KOREA: MBC faces crisis over report

Citizens urge investigation and prosecution of parties involved in the coercion of Hwang's associates

The Korea Herald
Wednesday, December 7, 2005

By Kwon Ji-young

MBC-TV is under attack nationwide and facing its biggest crisis over a program questioning stem-cell pioneer Hwang Woo-suk's work and its own ethical reporting lapses.

Political parties and citizens alike have been virtually unanimous in criticizing MBC-TV for casting a shadow on Hwang's research, for disclosing he used ova donated by his junior researchers to develop stem cells, and for questioning the validity of his work.

What put MBC-TV under even more scrutiny was a public apology the partly state-owned broadcaster made on Sunday, saying the program "PD Notebook" violated journalistic ethics while investigating Hwang's research.

The apology came after two researchers from Hwang's team said the producers of "PD Notebook" used coercion, manipulation and hidden cameras to secure recorded interviews unfavorable to Hwang.

It was the seventh time this year that MBC has apologized for ethical breaches and the contents of one of its broadcasts.

Since the remarks made by the researchers were aired during an interview with YTN, a cable news network, MBC has been severely pounded by citizens, politicians and scientists.

The nation's broadcasting commission and the company are discussing different measures to deal with the crisis, including punishing the producers and possibly their supervisors. In similar cases in the past, producers and reporters have been fired or suspended from their duties after their broadcasts stirred controversy.

There has been heated public debate on how MBC-TV should take responsibility for its unethical reporting and the harm it has done to Hwang's reputation, as well to the nation's image as a whole.

In a survey of more than 1,000 people by Yahoo Korea Monday, some 97 percent said MBC should take legal responsibility, while only 2 percent said an apology was enough.

Citizens have also urged the prosecution to investigate MBC-TV for allegedly blackmailing and defaming Hwang and his team.

Political parties joined in condemning MBC-TV. "It is wrong for journalists to attempt to verify scientific research," said lawmaker Won Hye-young of the ruling Uri Party. "The verification should be done by an officially recognized scientific agency."

Lawmaker Park Chan-sook of the main opposition Grand National Party said, "This incident cannot be resolved with one apology. MBC's promise that they will 'clearly take responsibility' for their ethical breaches should signify the resignation of the entire MBC management."

On Nov. 24. Hwang apologized and resigned from all his official posts after "PD Notebook" reported that Hwang's team used ova from women on his own staff to conduct the research. The professor said he did not mention the ova from his researchers because he was respecting their wishes to remain anonymous.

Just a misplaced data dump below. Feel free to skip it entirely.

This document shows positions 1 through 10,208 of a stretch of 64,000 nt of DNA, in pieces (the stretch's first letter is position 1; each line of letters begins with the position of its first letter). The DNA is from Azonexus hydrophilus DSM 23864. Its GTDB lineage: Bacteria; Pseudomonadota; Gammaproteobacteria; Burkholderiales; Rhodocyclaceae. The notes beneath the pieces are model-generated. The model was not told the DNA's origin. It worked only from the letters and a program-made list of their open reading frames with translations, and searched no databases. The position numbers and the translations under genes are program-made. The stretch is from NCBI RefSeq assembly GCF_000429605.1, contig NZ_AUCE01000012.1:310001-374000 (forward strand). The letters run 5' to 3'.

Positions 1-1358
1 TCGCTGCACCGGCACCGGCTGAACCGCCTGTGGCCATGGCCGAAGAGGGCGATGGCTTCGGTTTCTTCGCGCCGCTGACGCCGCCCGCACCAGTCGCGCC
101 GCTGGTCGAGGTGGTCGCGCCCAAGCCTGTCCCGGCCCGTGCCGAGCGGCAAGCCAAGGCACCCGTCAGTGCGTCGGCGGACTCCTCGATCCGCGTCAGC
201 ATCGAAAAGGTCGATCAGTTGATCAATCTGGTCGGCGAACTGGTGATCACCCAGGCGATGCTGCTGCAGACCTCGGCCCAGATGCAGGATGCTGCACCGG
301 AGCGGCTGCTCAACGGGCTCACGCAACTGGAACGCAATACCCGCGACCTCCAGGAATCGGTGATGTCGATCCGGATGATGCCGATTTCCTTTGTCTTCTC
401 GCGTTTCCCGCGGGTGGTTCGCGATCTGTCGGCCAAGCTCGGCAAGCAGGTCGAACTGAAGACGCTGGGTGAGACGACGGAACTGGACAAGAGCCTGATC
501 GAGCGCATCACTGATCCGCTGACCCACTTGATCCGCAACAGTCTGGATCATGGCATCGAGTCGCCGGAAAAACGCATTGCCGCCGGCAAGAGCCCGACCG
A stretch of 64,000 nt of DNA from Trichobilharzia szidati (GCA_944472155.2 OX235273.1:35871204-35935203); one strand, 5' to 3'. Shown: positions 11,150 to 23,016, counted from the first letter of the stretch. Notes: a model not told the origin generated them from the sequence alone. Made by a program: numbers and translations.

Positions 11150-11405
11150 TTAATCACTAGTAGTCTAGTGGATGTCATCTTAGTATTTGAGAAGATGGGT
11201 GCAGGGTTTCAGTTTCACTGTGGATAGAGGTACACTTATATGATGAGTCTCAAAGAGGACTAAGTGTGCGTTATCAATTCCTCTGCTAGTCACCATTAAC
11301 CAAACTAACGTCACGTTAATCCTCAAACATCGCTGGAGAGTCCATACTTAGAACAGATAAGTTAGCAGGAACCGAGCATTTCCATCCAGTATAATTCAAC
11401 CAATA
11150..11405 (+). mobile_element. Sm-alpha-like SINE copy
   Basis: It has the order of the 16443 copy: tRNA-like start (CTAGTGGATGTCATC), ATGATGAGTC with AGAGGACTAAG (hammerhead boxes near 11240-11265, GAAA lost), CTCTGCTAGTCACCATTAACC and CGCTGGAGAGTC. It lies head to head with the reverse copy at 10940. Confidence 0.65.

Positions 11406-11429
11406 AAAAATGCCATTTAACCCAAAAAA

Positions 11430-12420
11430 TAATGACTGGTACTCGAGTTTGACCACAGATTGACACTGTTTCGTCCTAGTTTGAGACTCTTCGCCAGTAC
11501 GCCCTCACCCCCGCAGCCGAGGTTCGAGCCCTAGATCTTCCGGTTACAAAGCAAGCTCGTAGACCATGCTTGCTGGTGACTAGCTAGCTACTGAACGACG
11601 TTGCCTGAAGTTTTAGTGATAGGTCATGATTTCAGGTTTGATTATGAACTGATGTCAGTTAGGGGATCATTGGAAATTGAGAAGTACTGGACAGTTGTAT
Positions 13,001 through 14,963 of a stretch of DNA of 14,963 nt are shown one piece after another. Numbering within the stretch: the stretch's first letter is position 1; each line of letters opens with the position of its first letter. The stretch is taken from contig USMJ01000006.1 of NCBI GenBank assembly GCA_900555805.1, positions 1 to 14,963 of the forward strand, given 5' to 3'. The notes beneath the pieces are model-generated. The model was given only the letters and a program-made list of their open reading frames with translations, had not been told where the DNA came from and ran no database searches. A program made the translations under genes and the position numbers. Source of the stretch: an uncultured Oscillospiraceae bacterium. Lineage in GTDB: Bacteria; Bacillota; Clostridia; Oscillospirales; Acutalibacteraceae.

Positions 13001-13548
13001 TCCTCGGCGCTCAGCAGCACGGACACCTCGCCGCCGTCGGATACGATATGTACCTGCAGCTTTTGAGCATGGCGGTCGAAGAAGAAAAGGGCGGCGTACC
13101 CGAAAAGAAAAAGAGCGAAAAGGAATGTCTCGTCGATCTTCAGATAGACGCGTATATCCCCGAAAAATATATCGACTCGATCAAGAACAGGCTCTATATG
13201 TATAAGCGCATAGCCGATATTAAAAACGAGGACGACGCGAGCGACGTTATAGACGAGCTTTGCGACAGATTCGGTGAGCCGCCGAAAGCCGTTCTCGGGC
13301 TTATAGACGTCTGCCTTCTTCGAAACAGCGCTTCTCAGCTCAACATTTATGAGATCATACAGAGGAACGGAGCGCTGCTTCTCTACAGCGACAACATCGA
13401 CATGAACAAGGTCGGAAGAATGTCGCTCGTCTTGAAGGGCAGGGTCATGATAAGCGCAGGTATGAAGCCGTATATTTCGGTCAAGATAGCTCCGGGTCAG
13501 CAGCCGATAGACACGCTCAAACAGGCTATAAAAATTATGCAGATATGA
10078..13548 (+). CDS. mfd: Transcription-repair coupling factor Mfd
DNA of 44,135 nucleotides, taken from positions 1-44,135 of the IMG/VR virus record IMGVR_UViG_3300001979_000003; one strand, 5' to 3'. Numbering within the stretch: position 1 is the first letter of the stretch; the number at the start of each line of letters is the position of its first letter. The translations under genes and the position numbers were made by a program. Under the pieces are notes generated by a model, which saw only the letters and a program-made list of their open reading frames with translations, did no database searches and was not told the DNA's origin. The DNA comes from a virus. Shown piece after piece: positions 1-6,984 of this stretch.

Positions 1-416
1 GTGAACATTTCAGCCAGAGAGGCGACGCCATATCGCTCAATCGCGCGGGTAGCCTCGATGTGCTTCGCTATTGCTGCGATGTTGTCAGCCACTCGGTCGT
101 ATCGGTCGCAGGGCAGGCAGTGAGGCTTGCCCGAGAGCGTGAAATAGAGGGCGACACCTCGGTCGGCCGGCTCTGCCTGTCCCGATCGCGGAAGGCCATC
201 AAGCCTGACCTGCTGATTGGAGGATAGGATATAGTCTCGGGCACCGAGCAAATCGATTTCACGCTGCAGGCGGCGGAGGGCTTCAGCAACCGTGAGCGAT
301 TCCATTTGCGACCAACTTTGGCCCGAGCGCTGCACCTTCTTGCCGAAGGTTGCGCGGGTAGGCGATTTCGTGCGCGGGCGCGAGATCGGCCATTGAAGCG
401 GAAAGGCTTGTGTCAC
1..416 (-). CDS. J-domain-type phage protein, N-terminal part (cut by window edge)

After Hwang's apology, about 100 people supporting him staged a candlelit vigil in front of the MBC building in Seoul, threatening to boycott the products of MBC's prime-time advertisers unless it apologized and punished the producers of "PD Notebook."

All 12 sponsors of the show canceled their commercials after Hwang supporters posted a list of the companies on the internet and ran campaigns against them.

Even before YTN's broadcast about the ethical breaches was made on Sunday, public approval of MBC-TV was in decline after a series of events that damaged its reputation

In one case, MBC-TV stirred up public controversy and was forced to apologize for making it appear that filming done over two days was conducted over a three-day period and for using a clip from a Chinese movie as if it were the broadcaster's own.

Moreover, a reporter at MBC-TV had to apologize for accepting a luxury handbag as a bribe to make the broadcaster withdraw a report.

Other incidents that have prompted apologies include mishaps during live broadcasts such as a rock group stripping during a music program.

However, despite the recent controversies, "PD Notebook" has also had several breakthrough reports this year, one of which was the disclosure in July of illegally wiretapped tapes made by the National Intelligence Agency, which launched the prosecution's X-file probe.

Any punishment of the producers of "PD Notebook" may include the loss of a highly ambitious journalist. Han Hak-soo, a 36 year-old star producer at the network who directed the investigative report on Hwang.

He joined MBC-TV in 1997 after majoring in business at Seoul National University. Since then he has received several awards for exceptional and unconventional reporting, including the 'Investigative Reporting Award of the Year' by the Korean Association for Communication and Information Studies in 2003, and a further award this year for contributing to anticorruption.

He received acclaim for a documentary about the children of high-class families who avoided military service because their parents used their money or influence.